“Being able to do whatever I want to do.” That’s how a young man at the mall replied to my friend who was randomly asking strangers to define “freedom.” Many of the other responses that day were similar. After later hearing all the descriptions, it struck me that I wasn’t sure I had a clear definition in my mind of this word we throw around so often. We Americans have traditionally prided ourselves in living in the “Land of the free.” So, what does that mean? And of course, it’s also an important word for Jesus followers. We’re told that “For freedom Christ has set us free” (Galatians 5:1, ESV).
An online dictionary defines freedom as “the power or right to act, speak, or think as one wants without hindrance or restraint.” This sounds good for me personally. But when I think about others having this same ability, particularly those with below-average character, those with dark intentions, and those who just don’t like me, I’m uncomfortable. I want restraints put in place. I don’t want others doing whatever they want without hindrance because I don’t trust everyone’s heart motivations. Nor am I confident in everyone’s ability to think through all the long-term consequences of doing whatever they feel like. And thankfully, there are some restraints, such as social expectations and laws.
Freedom is a strange thing. That which I passionately protect for myself, I reluctantly release to others. After all, if freedom is not understood or used rightly, it’s dangerous.
What is the Bible talking about when it says, “So if the Son [Jesus] sets you free, you will be free indeed” (John 8:26, ESV)? Free from what? What has tied up humanity and left us enslaved?
The short answer is sin.
But many of us don’t like to think of ourselves as having a sin problem. We instead look for other ways to explain our inner oppression. Sin, as I understand it, is seeking to resolve our issues, meet our needs, fulfill our desires on our own without the Creator’s oversight, resources, and direction. It’s basically you and me making ourselves the final authority–our own gods. (read post: Choosing to Recognize the Problem). The other explanations we prefer usually involve blaming circumstances, another person or group of people or even God Himself for our issues and the chains we feel wrapped around our souls.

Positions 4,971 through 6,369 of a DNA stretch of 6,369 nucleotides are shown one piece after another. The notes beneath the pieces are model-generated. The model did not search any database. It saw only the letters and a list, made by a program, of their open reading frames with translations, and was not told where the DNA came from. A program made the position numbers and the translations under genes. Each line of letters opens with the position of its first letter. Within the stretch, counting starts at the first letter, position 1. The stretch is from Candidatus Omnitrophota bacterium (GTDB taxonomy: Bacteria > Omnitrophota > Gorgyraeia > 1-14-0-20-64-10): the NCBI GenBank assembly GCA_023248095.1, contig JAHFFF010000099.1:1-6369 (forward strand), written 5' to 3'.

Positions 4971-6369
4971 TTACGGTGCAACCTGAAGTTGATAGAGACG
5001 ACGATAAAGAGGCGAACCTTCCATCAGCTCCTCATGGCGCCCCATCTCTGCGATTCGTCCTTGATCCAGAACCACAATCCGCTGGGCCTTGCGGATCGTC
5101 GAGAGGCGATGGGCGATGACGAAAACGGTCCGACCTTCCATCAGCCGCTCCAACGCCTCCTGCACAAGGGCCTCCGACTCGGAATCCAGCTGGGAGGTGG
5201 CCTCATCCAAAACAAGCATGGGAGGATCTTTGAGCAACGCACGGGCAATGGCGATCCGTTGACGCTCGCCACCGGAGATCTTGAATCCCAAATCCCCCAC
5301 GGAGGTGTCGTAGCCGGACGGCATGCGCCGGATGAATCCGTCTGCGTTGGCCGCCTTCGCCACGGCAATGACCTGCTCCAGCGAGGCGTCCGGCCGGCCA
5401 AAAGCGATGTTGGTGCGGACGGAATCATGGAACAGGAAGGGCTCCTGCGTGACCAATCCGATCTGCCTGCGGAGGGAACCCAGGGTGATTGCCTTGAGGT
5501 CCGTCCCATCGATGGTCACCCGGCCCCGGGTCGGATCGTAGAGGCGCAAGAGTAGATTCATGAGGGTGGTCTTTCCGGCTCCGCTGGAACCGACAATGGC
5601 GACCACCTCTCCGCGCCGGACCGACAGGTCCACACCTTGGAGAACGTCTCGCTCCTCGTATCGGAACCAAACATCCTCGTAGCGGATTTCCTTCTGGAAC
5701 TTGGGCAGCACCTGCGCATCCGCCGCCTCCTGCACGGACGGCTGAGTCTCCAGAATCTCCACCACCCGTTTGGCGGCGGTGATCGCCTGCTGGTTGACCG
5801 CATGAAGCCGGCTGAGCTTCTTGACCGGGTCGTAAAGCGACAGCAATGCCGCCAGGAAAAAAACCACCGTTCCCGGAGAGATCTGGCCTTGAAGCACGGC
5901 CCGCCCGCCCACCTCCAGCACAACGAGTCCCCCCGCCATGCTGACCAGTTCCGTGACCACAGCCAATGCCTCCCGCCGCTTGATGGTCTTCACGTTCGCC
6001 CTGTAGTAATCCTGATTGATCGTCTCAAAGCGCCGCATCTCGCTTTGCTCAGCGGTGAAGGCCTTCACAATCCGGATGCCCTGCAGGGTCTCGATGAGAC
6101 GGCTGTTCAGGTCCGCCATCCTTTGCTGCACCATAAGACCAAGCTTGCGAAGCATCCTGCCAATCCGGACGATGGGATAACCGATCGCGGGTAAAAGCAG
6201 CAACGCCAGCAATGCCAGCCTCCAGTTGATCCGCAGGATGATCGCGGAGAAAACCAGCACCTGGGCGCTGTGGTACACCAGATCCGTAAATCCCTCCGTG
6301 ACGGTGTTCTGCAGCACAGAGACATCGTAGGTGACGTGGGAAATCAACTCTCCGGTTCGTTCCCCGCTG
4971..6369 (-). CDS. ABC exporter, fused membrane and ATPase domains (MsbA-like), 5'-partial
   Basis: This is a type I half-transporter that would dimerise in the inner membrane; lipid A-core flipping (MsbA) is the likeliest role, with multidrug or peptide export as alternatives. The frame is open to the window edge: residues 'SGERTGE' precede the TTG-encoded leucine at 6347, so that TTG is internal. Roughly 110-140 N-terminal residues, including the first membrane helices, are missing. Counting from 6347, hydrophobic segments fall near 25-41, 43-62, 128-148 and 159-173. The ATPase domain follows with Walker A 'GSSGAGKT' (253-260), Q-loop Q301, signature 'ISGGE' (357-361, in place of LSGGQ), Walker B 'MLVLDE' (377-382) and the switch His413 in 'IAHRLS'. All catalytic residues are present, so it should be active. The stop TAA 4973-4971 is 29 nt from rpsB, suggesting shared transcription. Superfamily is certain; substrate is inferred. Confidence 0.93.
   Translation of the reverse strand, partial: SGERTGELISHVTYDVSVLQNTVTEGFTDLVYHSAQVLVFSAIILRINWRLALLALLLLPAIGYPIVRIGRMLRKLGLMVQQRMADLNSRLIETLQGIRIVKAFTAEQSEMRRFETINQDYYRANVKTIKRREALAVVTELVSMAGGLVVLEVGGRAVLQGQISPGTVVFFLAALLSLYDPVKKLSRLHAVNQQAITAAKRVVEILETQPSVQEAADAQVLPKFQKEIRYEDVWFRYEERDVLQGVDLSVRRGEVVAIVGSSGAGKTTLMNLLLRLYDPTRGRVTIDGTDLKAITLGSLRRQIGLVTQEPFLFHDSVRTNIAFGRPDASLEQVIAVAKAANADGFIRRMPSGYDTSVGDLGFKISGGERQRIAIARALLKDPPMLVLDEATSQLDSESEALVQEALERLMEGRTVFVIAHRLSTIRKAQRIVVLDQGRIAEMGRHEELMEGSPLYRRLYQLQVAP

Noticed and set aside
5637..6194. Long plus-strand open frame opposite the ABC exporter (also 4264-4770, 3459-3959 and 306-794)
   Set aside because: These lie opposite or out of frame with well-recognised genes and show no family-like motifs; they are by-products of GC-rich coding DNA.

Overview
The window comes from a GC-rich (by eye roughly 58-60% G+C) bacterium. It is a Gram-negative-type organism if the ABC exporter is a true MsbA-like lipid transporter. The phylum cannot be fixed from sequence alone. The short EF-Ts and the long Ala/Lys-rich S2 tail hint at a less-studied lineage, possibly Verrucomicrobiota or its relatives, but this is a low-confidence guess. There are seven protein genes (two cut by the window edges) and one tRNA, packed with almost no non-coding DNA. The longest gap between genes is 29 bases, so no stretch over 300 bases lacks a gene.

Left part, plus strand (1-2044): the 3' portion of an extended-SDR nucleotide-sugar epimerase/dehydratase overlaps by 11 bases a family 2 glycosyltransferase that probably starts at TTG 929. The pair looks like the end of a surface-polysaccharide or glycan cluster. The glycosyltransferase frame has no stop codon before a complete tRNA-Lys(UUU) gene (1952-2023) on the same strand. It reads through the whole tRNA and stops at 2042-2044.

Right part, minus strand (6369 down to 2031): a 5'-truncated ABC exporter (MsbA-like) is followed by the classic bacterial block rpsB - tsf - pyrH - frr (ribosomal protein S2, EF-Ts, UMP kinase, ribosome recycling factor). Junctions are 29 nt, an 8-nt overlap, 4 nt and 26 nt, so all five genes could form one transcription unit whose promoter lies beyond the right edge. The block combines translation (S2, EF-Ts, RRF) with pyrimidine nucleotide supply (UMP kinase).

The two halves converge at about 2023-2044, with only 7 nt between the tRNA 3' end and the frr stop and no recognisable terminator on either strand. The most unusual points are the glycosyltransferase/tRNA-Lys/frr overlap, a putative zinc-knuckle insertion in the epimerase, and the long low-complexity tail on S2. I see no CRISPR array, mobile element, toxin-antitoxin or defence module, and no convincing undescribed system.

Of course, the Bible indicates that there are other beings, spiritual entities, that take advantage of our estranged relationship with God. So, not only do we have sin issues, but there are dark, invisible, anti-God forces seeking to exploit our independence from Him. These demonic spirits work to bind us even more tightly into our pride, lusts, fears, hatred, blindness, and unforgiveness. Between sin and dark spiritual beings, humans are little more than slaves with invisible shackles chaining us to a hopeless future. And that’s why we need a Savior.
A Real Christmas Gift
We just passed through the season of celebrating God’s ultimate response to our bleak situation. Taking on flesh (incarnation) as a human baby, God Himself came down to be our Rescuer. We’re told that through His suffering as both a man and God, Jesus broke the power of sin and defeated the forces of darkness. The result is our freedom!
So, we ARE free to do whatever we want?
Well, yes. Sort of.
When we begin to understand divine love that has been expressed through the Incarnation and suffering on the cross, our desires change. We want to bring joy to the One who sacrificed so much to rescue us. Our freedom from the dominion of sin redirects us to connect into God and draw from Him all that we need for life. The powers of darkness and their influence can now be defied and resisted through the authority Jesus has given us. We are now free to choose a new pathway of walking as children of God. We’re free to not live for ourselves anymore. We’re free to spend ourselves pursuing all the righteous passions on our Heavenly Father’s heart. We’re free to love God and love others.
No Going Back!
However, without recognizing in faith what Jesus has done for us, the concept of freedom easily gets twisted. We long to be liberated, but it ends up becoming the pursuit of self-gratification. Like so many of those mall interviewees, we want to be free to do whatever our desires lead us to do! But it’s a paradox. Without hearts submitted to the Savior, our independent interpretation of “freedom” lures us deeper into slavery to our own lusts, pride, and self-centeredness. Sin and the forces of darkness are still seeking opportunities to reclaim their dominance. We must choose to not reassert independence from our Creator and must resist going back into bondage.
“For freedom Christ has set us free; stand firm therefore, and do not submit again to a yoke of slavery” (Galatians 5:1, ESV).
You’ve been given the freedom to submit every part of your life to your Creator and His desires. It’s your choice what you do with it. In faith, take up your freedom to submit to Him, and never let go!
It’s one of the gifts that’s being offered to you year round!
(Edited and reposted from December 14, 2020)